HOT: Active* forum members generally gain 5% discount at starbike.com store!
Weight Weenies
* FAQ    * Search    * Trending Topics
* Login   * Register
HOME Listings Articles FAQ Contact About




Post new topic Reply to topic  [ 13 posts ] 
Author Message
PostPosted: Tue Nov 22, 2011 9:54 am 
Offline
User avatar

Joined: Fri Nov 18, 2011 12:45 pm
Posts: 7
Location: Ireland
Anyone doing any winter training on a fixed gear?

Due to some crack-related chain-stay unpleasantness I am without my road bike for a while so I'm having to do more training on my humble cannondale capo. I have a TT bike too but I find it hard to do long steady mileage on that - it's really better for tempo or harder efforts.

I'm trying to figure out what kind of gearing I would be best using. Spin spin spin? Or HTFU and stick a big gear on, grind my way over those rises? Strength or souplesse?


Top
 Profile  
 
Posted: Tue Nov 22, 2011 9:54 am 


Top
  
 
PostPosted: Tue Nov 22, 2011 12:17 pm 
Offline
User avatar

Joined: Fri Apr 21, 2006 4:32 pm
Posts: 132
Location: UK
I used a Kona Band Wagon for the majority of my winter training last year. I found the stock gear of 42x16 worked pretty well for most rides. Had to swap the wheel round to singlespeed for hilly group rides, otherwise I would be miles behind at the bottom of some descents. The gear can get a bit spinny at speed though and you find yourself sprinting onto a wheel and sticking really close on descents to avoid pedalling.
The bike was also a bit limiting in the early spring when I wanted to start doing intervals.

This year I am using the same bike but mainly singlespeed - a bit less of a killer after 70 miles!
Also plan to get a set of rollers when the weather gets icy to give me a propper workout at home.

_________________
http://www.shinycufflinks.co.uk
Dura Ace, Campagnolo Record and SRAM Cufflinks


Top
 Profile  
 
PostPosted: Tue Nov 22, 2011 1:20 pm 
Offline
Formerly known as wassertreter

Joined: Tue Apr 12, 2011 8:08 am
Posts: 2013
Location: Pedal Square
Not what you asked for, but would a higher stem on the TT bike be an option, for a more relaxed position allowing for longer miles?

_________________
Bikes: Raw Ti, 650b flatbar CX


Top
 Profile  
 
PostPosted: Wed Nov 23, 2011 4:08 pm 
Offline
User avatar

Joined: Fri Nov 18, 2011 12:45 pm
Posts: 7
Location: Ireland
I've done a couple of 100k+ rides on the fixie now. I have to say I feel it in the legs significantly more than the same kind of spin on the road bike. I'm using 48x17 which I suspect might be a little big. I feel like I'm spending too much time turning the cranks at lass than 80rpm (hey, I'm trying to build the base at the moment so I'm not exactly setting any speed records). I might try 48x18 next time. Spin, spin, spin (until the hills anyway).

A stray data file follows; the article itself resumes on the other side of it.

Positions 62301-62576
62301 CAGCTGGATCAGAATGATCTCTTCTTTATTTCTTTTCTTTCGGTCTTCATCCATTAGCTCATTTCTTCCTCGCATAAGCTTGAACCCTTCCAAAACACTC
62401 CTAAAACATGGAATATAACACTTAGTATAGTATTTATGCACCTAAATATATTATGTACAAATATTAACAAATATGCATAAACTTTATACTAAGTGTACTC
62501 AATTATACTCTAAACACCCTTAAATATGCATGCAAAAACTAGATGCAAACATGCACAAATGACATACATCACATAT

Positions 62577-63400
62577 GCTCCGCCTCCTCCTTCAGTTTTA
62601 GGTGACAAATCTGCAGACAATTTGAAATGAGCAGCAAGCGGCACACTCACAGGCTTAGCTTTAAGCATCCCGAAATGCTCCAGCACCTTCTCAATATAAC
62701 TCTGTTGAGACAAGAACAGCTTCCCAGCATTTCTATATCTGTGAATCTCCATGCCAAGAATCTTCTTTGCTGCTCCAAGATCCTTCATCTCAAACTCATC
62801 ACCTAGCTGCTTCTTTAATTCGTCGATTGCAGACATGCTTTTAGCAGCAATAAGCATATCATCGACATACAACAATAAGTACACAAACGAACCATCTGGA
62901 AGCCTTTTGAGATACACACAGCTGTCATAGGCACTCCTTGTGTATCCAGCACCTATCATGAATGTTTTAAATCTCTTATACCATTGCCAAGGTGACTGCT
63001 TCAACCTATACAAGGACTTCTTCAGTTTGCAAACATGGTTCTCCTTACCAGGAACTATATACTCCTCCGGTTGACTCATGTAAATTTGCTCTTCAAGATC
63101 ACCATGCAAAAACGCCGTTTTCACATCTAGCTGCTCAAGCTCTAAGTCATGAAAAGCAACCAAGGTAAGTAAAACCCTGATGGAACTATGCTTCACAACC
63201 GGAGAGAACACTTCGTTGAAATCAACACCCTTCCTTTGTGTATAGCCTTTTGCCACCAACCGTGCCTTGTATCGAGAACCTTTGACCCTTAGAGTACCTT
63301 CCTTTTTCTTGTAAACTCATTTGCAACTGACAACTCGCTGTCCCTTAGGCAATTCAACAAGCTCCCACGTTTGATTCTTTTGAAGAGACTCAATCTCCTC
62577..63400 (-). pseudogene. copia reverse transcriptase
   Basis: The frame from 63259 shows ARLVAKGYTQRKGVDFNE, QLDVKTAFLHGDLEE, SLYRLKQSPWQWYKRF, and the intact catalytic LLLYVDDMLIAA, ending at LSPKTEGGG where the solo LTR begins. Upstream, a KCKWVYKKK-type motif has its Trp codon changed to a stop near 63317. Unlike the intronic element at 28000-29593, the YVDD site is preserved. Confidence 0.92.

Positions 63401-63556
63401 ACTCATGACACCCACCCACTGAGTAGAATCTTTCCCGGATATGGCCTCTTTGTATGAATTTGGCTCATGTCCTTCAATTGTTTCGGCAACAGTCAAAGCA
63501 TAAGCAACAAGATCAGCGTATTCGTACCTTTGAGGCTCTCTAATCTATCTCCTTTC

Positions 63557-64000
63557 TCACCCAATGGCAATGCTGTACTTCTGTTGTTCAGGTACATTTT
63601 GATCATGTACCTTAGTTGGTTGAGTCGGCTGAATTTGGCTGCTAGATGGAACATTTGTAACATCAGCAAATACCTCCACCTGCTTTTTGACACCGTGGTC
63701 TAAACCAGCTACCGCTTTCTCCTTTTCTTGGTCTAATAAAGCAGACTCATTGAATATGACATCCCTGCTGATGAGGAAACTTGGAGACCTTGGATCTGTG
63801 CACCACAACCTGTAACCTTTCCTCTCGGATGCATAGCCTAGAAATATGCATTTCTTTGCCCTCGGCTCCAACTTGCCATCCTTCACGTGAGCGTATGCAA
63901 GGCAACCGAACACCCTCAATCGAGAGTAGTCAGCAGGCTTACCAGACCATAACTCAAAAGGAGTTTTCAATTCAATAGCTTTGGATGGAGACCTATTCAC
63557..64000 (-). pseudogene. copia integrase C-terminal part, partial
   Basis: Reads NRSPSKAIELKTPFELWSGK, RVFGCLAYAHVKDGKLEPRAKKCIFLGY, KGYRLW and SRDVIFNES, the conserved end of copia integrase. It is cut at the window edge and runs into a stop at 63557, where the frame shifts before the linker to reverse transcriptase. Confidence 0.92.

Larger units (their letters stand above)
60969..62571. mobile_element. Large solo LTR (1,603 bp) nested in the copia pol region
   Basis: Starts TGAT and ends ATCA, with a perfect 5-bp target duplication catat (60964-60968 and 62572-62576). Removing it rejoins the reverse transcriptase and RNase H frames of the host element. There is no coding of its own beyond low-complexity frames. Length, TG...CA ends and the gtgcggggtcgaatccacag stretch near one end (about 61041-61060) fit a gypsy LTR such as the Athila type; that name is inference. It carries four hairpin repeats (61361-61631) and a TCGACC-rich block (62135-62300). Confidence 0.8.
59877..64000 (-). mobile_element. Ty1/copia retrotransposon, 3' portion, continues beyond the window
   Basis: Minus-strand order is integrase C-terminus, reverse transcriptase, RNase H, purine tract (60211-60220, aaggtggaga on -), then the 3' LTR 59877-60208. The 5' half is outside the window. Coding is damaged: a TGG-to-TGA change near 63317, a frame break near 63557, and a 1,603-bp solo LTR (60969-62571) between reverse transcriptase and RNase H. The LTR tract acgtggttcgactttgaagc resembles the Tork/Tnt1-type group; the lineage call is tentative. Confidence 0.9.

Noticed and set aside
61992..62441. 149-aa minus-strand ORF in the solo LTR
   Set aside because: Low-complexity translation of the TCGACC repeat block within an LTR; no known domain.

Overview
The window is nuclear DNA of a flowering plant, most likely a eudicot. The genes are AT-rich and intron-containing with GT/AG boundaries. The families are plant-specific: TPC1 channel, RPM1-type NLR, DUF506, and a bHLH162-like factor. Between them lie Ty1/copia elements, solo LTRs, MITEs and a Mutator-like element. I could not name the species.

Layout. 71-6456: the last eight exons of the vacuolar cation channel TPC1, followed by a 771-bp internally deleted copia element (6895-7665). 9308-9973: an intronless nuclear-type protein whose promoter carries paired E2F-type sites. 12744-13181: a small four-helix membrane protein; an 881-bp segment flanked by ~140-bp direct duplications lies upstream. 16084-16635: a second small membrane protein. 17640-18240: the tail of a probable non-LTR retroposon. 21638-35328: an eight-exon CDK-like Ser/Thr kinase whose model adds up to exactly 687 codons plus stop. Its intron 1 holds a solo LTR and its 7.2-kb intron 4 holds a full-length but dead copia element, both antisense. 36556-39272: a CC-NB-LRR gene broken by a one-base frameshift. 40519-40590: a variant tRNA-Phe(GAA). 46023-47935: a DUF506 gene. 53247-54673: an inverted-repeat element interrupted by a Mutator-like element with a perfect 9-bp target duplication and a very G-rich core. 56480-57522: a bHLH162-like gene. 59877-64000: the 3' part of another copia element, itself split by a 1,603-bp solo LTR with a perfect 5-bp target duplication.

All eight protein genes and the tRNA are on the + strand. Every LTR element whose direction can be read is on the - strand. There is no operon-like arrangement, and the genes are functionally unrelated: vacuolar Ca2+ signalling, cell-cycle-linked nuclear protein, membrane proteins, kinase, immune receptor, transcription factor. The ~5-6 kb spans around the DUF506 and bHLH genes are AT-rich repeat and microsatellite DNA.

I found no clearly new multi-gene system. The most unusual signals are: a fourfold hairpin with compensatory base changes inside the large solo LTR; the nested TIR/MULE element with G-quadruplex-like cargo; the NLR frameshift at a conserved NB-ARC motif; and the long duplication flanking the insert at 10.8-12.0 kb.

I certainly won't be using it for club spins. There's no way I'd be anything other than a liability every time the road heads downhill. Maybe my technique will improve as I do more but at the moment I'm getting a bit bouncy in the saddle once I get above maybe 55kph.

As for adapting the TT bike, well, it's more the saddle position than the bars that's the issue - I'm right up against what the commisaires would allow. It's fine once you're laying the power down but when riding Z2 or whatever there's too much weight on the saddle for the undercarriage to bear.

Oh, and I've picked out a nice new road frame so soon this fixie thing will be voluntary rather than being the only option. I think I'll keep it up mind you. The new bike frame will likely be too precious to use on all but reasonably fine days.


Top
 Profile  
 
PostPosted: Tue Nov 29, 2011 5:07 pm 
Offline
User avatar

Joined: Mon Jan 23, 2006 6:35 am
Posts: 5020
Location: New York
I ride a fixed with 53x18. That gear is good for flat and moderate hills between 1%-5% since this is where I live. I do use it on shorter steeper hills as well. The thing about the fixed and hill climbing is that it is easier than one might think in that the momentum of the pedal stroke helps you move forward for the next stroke. Ideally one would have suitable cogs for the course they are about to do. The 53x18 or a gear that yields similar gear inches is ideal in keeping 90 rpm (the most efficient cadence) for rolling hill routes. But ultimately it's the rider that determines the gear they want to use. I suggest you take a look at a gear calculator and experiment with a few gears on the road bike and find one that you use most for the given road you ride.

_________________
I never took drugs to improve my performance at any time. I will be willing to stick my finger into a polygraph test if anyone with big media pull wants to take issue. If you buy a signed poster now it will not be tarnished later. --Graeme Obree


Top
 Profile  
 
PostPosted: Fri Dec 02, 2011 9:31 am 
Offline
User avatar

Joined: Sat Sep 05, 2009 11:20 am
Posts: 1355
Its good for building your base and pedalling technique. Overall I would advise you do flatter routes and specifically go for a slightly spinnier gear. You'll be better for it in the end.

_________________
"Step forward the climber and all those who worship at the altar of lightness" - R. Millar


Top
 Profile  
 
PostPosted: Sun Dec 04, 2011 1:47 pm 
Offline
User avatar

Joined: Sun Sep 19, 2004 6:21 pm
Posts: 1524
Location: around Paris
As Fettling, I had a 42x16 too.
Spinning on the flat and, if not really low rpm, was quite demanding for off-season climbing.

BTW, have a question. I was using a road bike with the rear derailleur as chain "tensionner" but I felt that it was not as good as a track bike, because when I was trying to use "engine brake", the chain was losing tension. Not as direct as a real fixie.


Top
 Profile  
 
PostPosted: Tue Dec 06, 2011 9:20 am 
Offline
User avatar

Joined: Sat Sep 05, 2009 11:20 am
Posts: 1355
You really shouldn't be riding fixed gear with any sort of tensioner and if you are most definitely not braking by resisting the pedals as that will cause the chain to come off.